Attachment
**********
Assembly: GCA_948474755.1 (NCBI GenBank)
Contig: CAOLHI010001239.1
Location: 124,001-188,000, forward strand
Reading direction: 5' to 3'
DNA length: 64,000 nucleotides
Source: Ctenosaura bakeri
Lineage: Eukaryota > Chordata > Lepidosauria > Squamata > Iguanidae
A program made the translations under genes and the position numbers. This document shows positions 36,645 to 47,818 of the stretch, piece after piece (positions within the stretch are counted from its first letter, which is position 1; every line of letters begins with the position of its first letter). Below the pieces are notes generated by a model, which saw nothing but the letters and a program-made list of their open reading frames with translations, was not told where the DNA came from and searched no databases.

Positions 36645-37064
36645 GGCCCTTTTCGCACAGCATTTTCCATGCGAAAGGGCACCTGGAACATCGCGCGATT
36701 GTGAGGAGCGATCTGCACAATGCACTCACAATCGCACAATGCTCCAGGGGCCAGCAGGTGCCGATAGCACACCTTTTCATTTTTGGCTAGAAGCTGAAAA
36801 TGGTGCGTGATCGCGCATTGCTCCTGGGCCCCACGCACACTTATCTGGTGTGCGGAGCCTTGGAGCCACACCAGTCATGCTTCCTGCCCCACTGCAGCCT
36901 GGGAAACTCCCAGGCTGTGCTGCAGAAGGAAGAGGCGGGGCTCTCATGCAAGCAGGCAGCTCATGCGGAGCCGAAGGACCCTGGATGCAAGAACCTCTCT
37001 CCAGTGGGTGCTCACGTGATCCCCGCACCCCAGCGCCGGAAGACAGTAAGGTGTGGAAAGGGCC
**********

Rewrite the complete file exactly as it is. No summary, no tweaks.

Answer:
Assembly: GCA_948474755.1 (NCBI GenBank)
Contig: CAOLHI010001239.1
Location: 124,001-188,000, forward strand
Reading direction: 5' to 3'
DNA length: 64,000 nucleotides
Source: Ctenosaura bakeri
Lineage: Eukaryota > Chordata > Lepidosauria > Squamata > Iguanidae
A program made the translations under genes and the position numbers. This document shows positions 36,645 to 47,818 of the stretch, piece after piece (positions within the stretch are counted from its first letter, which is position 1; every line of letters begins with the position of its first letter). Below the pieces are notes generated by a model, which saw nothing but the letters and a program-made list of their open reading frames with translations, was not told where the DNA came from and searched no databases.

Positions 36645-37064
36645 GGCCCTTTTCGCACAGCATTTTCCATGCGAAAGGGCACCTGGAACATCGCGCGATT
36701 GTGAGGAGCGATCTGCACAATGCACTCACAATCGCACAATGCTCCAGGGGCCAGCAGGTGCCGATAGCACACCTTTTCATTTTTGGCTAGAAGCTGAAAA
36801 TGGTGCGTGATCGCGCATTGCTCCTGGGCCCCACGCACACTTATCTGGTGTGCGGAGCCTTGGAGCCACACCAGTCATGCTTCCTGCCCCACTGCAGCCT
36901 GGGAAACTCCCAGGCTGTGCTGCAGAAGGAAGAGGCGGGGCTCTCATGCAAGCAGGCAGCTCATGCGGAGCCGAAGGACCCTGGATGCAAGAACCTCTCT
37001 CCAGTGGGTGCTCACGTGATCCCCGCACCCCAGCGCCGGAAGACAGTAAGGTGTGGAAAGGGCC